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  • Why Marcus Foligno should be the next Wild captain


    Now that Mikko Koivu, the only permanent captain the Minnesota Wild ever had, has moved on to the Columbus Blue Jackets, there is a leadership void that general manager Bill Guerin and head coach Dean Evason will be looking to fill going into the 2020-21 season.

    In this series, we’re going to look at the primary candidates to be the next to wear the “C” for the Wild, in the form of a hypothetical resume sitting on a front office desk.

    For your consideration: Marcus Foligno

    Foligno has nearly a decade of NHL experience, spending his first six seasons with the Buffalo Sabres before coming to the Wild in a trade that sent Marco Scandella, Jason Pominville and a fourth-round selection in the 2018 draft to upstate New York and brought back Foligno, future Wild buyout candidate Tyler Ennis and a third-round pick that became prospect Jack McBain.

    Since his NHL debut in 2011, Foligno has demonstrated the ability to not only impose his physicality on his team’s opponents, but also set the tone for the entire team, sparking energy, drive and hustle throughout the lineup. In six seasons with the Sabres, Foligno was amongst the leaders in hits nearly every season. With the Wild, Foligno has been the team leader in checking every season he’s been here. Foligno is strong, he’s tenacious, and he’s not afraid to throw his weight (or his fists) around to fire up his teammates.

    And very little fires up a team (and makes an opponent nervous) like a good finished check.

    When Foligno is not throwing his weight around, the man they call “Moose” plays a sound game predicated on hard work, defensive focus and a tough forecheck. And while Foligno and Ryan Hartman anchored a fourth line that was, at times, one of the better bottom six pairings in the league last season, Foligno’s versaility had him line hopping over the second half of the season as he filled in for injured or underperforming players. But no matter who he was paired with, Foligno’s grit and drive was evident most nights, and exactly what you want to see in a leader - someone who shows his linemates and teammates how to go all out.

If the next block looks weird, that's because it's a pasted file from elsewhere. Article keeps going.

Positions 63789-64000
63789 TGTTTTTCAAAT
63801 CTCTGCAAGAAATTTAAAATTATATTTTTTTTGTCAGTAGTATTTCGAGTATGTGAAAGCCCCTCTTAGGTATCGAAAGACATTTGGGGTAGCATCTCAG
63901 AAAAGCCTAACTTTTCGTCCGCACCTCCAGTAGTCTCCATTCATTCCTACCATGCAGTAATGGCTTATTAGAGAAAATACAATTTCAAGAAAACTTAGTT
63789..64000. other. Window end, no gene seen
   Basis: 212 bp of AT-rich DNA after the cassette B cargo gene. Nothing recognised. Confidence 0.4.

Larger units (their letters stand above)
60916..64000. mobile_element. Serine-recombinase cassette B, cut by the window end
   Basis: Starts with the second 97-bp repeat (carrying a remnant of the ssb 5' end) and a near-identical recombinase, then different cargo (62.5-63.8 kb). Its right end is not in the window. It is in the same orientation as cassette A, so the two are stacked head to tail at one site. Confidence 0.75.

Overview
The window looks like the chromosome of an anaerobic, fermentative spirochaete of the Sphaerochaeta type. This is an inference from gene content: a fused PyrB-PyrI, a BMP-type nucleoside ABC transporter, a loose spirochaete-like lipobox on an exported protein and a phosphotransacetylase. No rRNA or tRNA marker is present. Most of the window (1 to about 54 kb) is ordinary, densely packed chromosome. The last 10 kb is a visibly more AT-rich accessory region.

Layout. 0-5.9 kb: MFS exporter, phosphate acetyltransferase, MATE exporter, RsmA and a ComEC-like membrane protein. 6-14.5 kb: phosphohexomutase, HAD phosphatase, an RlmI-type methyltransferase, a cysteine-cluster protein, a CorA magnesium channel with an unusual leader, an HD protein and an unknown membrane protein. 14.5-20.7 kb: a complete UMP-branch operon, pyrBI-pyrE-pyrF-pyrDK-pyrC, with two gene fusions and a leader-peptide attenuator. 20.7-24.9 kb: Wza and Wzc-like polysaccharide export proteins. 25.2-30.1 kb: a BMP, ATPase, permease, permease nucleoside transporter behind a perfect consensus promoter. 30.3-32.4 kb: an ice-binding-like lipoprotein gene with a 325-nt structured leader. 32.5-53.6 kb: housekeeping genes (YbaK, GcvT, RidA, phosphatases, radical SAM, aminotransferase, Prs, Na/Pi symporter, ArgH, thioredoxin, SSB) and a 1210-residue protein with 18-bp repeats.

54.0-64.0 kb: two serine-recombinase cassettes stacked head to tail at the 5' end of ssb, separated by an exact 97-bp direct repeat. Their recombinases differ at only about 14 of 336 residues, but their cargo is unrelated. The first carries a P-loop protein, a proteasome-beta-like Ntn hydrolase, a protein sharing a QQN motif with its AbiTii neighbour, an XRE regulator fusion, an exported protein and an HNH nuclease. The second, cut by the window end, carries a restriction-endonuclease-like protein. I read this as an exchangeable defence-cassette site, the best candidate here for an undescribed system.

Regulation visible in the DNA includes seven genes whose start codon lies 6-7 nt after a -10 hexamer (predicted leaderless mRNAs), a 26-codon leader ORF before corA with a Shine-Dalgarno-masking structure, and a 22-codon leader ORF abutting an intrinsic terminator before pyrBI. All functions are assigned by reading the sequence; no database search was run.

Defensively, the analytics bear out Foligno’s importance to the Wild, as his expected goals against and Corsi against regularized adjusted plus-minus rates are off the charts over the last three seasons. Foligno even garnered a handful of Selke Trophy votes after the 2018-19 season, a testament to his defensive prowess.

    More than making his presence known on the ice, Foligno is a respected leader off the ice as well, both on the bench and in the locker room. By multiple accounts, he is one of the first guys to speak up during both good times and bad, despite not having a letter attached to his sweater.

    And he’s a team-first kind of guy, as evidenced by his actions when awarded the Hero of the Game helmet after an 8-5 win against the Arizona Coyotes in December of this past season:

    But Foligno not only accepts that role of leader, he enjoys it.


    But what is a resume without a few solid references?

    Bruce Boudreau: “He’s been a great leader. I think the way he works, and the fact he’s such a good team player, people respect what he says.”

    Michael Russo, The Athletic: “Marcus Foligno is team-first, is a willing spokesman in the locker room with the media win or loss, is willing to say it like it is rather than spew clichés and has an important, respected voice in that locker room. And most important, he has turned into an important player on the ice, somebody who is first over the boards on the penalty kill and is always willing to stand up for teammates.”

    Giles Ferrell, Zone Coverage: “He has gone criminally under-appreciated for his work defensively. Maybe throw a Patrice Bergeron jersey on him and someone will give him more love for the Selke.”

    So what do you think, Wilderness? Would you give Marcus Foligno the job of Wild captain?

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